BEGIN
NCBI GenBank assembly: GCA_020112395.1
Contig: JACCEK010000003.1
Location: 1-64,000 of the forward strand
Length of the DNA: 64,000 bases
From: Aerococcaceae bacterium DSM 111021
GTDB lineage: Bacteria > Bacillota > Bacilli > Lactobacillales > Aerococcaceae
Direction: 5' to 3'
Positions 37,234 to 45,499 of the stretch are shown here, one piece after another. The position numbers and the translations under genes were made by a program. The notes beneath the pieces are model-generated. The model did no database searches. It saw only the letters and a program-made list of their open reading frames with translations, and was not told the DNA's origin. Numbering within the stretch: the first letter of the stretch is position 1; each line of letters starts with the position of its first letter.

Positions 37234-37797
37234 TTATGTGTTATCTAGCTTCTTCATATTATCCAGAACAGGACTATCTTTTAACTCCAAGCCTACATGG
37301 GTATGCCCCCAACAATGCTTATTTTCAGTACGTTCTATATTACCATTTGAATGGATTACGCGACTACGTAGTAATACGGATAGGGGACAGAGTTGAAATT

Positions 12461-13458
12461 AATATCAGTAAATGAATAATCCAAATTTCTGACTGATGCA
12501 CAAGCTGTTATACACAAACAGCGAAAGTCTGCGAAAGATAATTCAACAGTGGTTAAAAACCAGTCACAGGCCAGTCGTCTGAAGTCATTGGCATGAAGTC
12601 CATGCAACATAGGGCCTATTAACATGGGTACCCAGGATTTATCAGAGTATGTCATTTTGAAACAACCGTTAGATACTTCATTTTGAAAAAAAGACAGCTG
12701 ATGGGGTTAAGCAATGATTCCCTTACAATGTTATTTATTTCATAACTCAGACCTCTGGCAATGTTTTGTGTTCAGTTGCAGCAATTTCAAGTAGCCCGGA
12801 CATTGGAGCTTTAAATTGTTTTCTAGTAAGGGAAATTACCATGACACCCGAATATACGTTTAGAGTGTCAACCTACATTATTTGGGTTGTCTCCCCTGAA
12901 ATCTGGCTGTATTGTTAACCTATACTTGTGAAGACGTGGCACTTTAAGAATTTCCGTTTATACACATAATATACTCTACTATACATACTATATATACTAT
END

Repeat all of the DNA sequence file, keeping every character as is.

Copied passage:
NCBI GenBank assembly: GCA_020112395.1
Contig: JACCEK010000003.1
Location: 1-64,000 of the forward strand
Length of the DNA: 64,000 bases
From: Aerococcaceae bacterium DSM 111021
GTDB lineage: Bacteria > Bacillota > Bacilli > Lactobacillales > Aerococcaceae
Direction: 5' to 3'
Positions 37,234 to 45,499 of the stretch are shown here, one piece after another. The position numbers and the translations under genes were made by a program. The notes beneath the pieces are model-generated. The model did no database searches. It saw only the letters and a program-made list of their open reading frames with translations, and was not told the DNA's origin. Numbering within the stretch: the first letter of the stretch is position 1; each line of letters starts with the position of its first letter.

Positions 37234-37797
37234 TTATGTGTTATCTAGCTTCTTCATATTATCCAGAACAGGACTATCTTTTAACTCCAAGCCTACATGG
37301 GTATGCCCCCAACAATGCTTATTTTCAGTACGTTCTATATTACCATTTGAATGGATTACGCGACTACGTAGTAATACGGATAGGGGACAGAGTTGAAATT

Positions 12461-13458
12461 AATATCAGTAAATGAATAATCCAAATTTCTGACTGATGCA
12501 CAAGCTGTTATACACAAACAGCGAAAGTCTGCGAAAGATAATTCAACAGTGGTTAAAAACCAGTCACAGGCCAGTCGTCTGAAGTCATTGGCATGAAGTC
12601 CATGCAACATAGGGCCTATTAACATGGGTACCCAGGATTTATCAGAGTATGTCATTTTGAAACAACCGTTAGATACTTCATTTTGAAAAAAAGACAGCTG
12701 ATGGGGTTAAGCAATGATTCCCTTACAATGTTATTTATTTCATAACTCAGACCTCTGGCAATGTTTTGTGTTCAGTTGCAGCAATTTCAAGTAGCCCGGA
12801 CATTGGAGCTTTAAATTGTTTTCTAGTAAGGGAAATTACCATGACACCCGAATATACGTTTAGAGTGTCAACCTACATTATTTGGGTTGTCTCCCCTGAA
12901 ATCTGGCTGTATTGTTAACCTATACTTGTGAAGACGTGGCACTTTAAGAATTTCCGTTTATACACATAATATACTCTACTATACATACTATATATACTAT